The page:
Here's a look at the medieval jousting festival in Ascoli Piceno by about.com's guide to Family Vacations, Teresa Plowright.
Ascoli Piceno Vacation:
With multiple family trips to Italy under our belt, I felt reasonably familiar with this most bellaand dolce vita country -- that is, until I emailed About.com's Guide for Italy, Martha Bakerjian. We're talking detailed knowledge about fascinating places above and beyond Italy's big-name draws.
For example: the town of Ascoli Piceno, a town of 51,000 inhabitants, located just a jog inland, about half-way down the boot of Italy. My family was driving from Venice south to Bari, and I asked Martha about an interesting place to stop en route.
She mentioned a festival with jousting that happens once a year - and the gods of timing smiled: the first Sunday in August was exactly when we would be passing through.
Ascoli Piceno: Medieval Parade
We arrived just in time to view a stately procession down Ascoli Piceno's photogenic main street. Talk about community spirit: some 1500 citizens, outfitted in impressive 15th century costumes, filed past to the sound of a steady drum-beat. Several were on horseback, but most marched on foot on a warm day in August (one or two grew faint.)
Ascoli Piceno Background:
Ascoli Piceno, in the Le Marche region of Italy (see Marche map), was founded over two thousand years ago, centuries before Rome got its start. Like many cities in Italy, it had a heyday during the Middle Ages and Renaissance. Fortunately for us in the 21st century, the historical parts of the city were built in a beautiful long-lasting marble called travertino and as Ascoli Piceno did not grow up to be a major urban center, a huge medieval district remains intact.
The Quintana procession and joust is a revived tradition, based on medieval documents and artwork.
Ascoli Piceno Medieval Joust: the Quintana
After this parade, the spectators crowded into grandstands around the jousting field (paid admission -- 15 euros.) Few if any other tourists were in evidence; the stands were packed with enthusiastic residents cheering for one of six champions, each representing a specific sestiere, or neighborhood, in the town. Out on the field, elite seating areas were filled with spectators wearing the colors of their team.
After opening ceremonies with parading and fanfare, the first of several rounds of jousting began on a course shaped like a racetrack cut through with diagonal lines. Riders-- with heavy lance-- and steed gathered momentum as they thundered around the track and then lunged through the middle, lance forward, to pummel a cardboard figure of a Saracen, or Moor. The system of scoring was mysterious to us, but within moments a score was posted and loud cheers erupted from fans for that sestiere.
If you go: be prepared for a hot and lengthy afternoon! The crowd was intensely involved in the scores of the jousts, cheering for their sestiere; for a visitor however, an hour of two of parade and jousting might suffice, especially with kids. It might then be time to repair to an air-conditioned room, or a gelati bar, to await the the cool of evening and more events.
Evening and Night-time Revelries for the Whole Family:
Dusk on this festival day in Ascoli Piceno brought another procession - the proud winner of the joust, just one of many in medieval garb as the parade passed through through the wonderful and huge Piazza Arringo and moved deeper into the magnificent old quarter of the town. All this, and hardly a tourist to be seen. The sight of the costumed procession moving by as darkness fell was wonderful.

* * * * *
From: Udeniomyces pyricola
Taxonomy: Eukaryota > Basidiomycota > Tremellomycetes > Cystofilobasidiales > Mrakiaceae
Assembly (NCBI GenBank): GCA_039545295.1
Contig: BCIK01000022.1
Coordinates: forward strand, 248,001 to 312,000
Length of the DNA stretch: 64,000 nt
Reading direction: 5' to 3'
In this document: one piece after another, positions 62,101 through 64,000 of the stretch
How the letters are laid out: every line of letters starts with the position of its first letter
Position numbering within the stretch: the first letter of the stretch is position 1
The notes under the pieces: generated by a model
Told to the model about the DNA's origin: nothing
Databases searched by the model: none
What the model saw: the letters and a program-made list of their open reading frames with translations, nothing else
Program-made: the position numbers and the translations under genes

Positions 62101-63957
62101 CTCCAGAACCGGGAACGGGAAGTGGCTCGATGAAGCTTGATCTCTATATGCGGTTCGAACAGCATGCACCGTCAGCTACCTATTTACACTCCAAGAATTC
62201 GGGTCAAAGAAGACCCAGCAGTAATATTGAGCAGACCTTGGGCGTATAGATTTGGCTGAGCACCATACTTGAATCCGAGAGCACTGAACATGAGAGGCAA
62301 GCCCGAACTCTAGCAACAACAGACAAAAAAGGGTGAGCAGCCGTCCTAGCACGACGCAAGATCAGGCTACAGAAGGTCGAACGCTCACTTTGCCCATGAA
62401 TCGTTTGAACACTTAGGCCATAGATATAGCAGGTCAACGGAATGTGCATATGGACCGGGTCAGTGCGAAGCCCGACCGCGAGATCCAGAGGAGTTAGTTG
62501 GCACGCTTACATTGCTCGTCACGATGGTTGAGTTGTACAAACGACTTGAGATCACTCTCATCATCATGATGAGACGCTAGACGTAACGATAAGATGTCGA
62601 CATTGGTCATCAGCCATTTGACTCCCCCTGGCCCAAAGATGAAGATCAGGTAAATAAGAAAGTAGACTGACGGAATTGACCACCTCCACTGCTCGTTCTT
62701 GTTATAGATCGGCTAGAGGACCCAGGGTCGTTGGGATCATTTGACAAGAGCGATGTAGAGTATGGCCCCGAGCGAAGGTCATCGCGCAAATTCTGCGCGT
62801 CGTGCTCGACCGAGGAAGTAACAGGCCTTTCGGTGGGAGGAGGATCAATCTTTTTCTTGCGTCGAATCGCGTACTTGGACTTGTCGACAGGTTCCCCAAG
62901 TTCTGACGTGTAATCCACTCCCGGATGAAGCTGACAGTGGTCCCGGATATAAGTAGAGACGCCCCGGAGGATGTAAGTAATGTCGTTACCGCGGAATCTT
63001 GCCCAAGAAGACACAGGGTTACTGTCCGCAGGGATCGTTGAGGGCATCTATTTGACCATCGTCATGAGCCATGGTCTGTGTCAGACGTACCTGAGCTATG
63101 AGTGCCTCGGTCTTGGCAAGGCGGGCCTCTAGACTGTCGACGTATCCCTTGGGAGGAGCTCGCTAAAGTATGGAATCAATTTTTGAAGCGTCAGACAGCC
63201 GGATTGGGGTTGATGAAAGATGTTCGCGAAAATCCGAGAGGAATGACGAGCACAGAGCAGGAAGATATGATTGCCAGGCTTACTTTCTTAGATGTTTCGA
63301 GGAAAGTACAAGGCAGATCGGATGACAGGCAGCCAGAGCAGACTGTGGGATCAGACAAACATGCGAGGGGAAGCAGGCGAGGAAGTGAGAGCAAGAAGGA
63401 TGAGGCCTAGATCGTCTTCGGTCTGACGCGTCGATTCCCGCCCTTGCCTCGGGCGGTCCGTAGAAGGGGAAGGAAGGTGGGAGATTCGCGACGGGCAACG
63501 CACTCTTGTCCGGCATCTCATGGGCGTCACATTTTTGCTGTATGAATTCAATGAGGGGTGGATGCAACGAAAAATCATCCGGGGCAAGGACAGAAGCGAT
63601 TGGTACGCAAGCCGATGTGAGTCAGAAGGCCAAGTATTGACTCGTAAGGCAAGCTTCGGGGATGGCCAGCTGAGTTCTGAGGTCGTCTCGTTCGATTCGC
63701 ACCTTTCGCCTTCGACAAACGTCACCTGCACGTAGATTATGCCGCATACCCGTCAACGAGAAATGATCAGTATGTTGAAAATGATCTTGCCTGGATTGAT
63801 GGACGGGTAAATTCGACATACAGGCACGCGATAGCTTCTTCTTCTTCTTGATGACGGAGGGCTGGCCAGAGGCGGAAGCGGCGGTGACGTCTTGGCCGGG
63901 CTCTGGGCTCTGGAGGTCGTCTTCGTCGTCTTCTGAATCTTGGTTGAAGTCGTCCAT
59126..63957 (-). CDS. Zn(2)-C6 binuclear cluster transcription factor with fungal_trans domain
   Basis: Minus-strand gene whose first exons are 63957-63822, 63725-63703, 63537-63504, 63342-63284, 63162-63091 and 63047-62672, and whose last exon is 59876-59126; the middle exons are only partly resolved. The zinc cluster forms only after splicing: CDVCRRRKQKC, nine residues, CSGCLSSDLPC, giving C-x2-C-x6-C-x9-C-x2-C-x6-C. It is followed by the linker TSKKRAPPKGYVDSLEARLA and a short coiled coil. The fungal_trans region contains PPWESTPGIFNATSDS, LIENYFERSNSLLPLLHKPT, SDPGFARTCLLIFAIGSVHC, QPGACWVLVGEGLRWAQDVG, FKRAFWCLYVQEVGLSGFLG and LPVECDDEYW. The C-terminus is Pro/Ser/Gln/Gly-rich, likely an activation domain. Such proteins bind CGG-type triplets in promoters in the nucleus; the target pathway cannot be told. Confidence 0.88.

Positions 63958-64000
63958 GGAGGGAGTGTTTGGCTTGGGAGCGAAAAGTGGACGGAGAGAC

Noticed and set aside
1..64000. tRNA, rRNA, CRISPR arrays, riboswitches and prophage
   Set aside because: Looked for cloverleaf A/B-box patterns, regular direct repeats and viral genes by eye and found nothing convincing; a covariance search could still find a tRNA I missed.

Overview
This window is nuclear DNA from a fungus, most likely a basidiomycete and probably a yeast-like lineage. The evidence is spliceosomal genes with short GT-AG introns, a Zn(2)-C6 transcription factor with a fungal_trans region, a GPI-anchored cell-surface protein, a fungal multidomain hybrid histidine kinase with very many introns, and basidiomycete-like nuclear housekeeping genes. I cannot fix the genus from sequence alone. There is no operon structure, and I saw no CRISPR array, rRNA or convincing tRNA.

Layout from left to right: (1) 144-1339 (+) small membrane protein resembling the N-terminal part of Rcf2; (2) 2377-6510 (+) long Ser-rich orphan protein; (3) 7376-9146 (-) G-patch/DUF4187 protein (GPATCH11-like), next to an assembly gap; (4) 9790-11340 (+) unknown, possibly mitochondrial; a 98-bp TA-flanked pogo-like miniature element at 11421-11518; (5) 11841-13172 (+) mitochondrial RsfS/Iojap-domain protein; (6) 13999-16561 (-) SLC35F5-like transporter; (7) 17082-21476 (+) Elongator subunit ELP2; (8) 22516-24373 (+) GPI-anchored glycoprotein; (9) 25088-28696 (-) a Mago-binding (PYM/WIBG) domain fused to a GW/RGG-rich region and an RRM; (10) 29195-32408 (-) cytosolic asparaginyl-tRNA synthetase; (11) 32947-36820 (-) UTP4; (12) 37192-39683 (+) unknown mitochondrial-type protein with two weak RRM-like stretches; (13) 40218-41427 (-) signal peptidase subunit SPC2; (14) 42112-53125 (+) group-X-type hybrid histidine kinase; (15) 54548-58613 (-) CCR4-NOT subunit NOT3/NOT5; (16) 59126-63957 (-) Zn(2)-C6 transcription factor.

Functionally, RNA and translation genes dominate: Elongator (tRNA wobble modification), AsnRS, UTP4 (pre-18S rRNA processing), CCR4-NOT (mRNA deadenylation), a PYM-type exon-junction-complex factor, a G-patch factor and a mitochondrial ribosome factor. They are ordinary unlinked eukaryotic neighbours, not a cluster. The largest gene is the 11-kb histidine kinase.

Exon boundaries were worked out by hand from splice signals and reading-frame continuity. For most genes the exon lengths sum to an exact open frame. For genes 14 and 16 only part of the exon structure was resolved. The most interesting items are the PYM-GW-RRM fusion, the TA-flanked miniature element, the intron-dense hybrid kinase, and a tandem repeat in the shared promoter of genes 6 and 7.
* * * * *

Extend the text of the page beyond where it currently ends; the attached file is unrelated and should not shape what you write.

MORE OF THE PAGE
Then the town celebrated: all ages, gatherings of family and friends, eating outdoors in the giant Piazza Arringo, babies in strollers, kids dashing around, shops open late (and I don't mean tourist shops). We wandered through the extensive old quarter, which is wondrously preserved, with the light-colored travertine stone that glowed at night.
The church at one end of Piazza Arringo was still open at midnight, with classical music playing within, and a sign outside advising that dogs shouldn't be brought inside: somehow I love a church that feels a need to make this statement. Families were still having a fine time eating al fresco when we called it a night and went to our room nearby. Later we heard and glimpsed fireworks (pirotecnici).
Ascoli Piceno Quintana PhotosTeresa has Ascoli Piceno Medieval Parade and Jousting Pictures, taken during the 2008 Quintana.
Visiting Ascoli Piceno:
Where to stay in Ascoli Piceno: Albergo Piceno (read reviews and book direct) was a great place to stay, one minute walk from Piazza del Popolo and from other old sections of the town; quad room available; air conditioning; and a fabulous breakfast included in the rate. Here are more guest-rated Ascoli Piceno hotels on Venere.
Things to do: Ascoli Piceno has a nice museum (free admission) with costumes used in the parade, and medieval artifacts.
Getting to Ascoli Piceno: rental car is the way to go (find and book rental cars on Auto Europe). From the A14 autostrada (east coast toll road), take the San Benedetto del Tronto exit.
Ascoli Piceno can also be reached by frequent regional trains, taking 30 to 40 minutes, from either San Benedetto del Tronto or Porto d'Ascoli, stops on the east coast rail line. The train station is just outside town. There is also a bus from San Benedetto del Tronto that leaves from the train station and arrives in the center of Ascoli Piceno.
Reasons to go to La Quintana in Ascoli Piceno:
- You don't get much more local color than this: costumed processions, medieval-style joust
- You don't get more local fun than this: a festive occasion with late-night party for all ages
- Setting is amazing: the old quarters of Ascoli Piceno are as good as many of Italy's much more touristed towns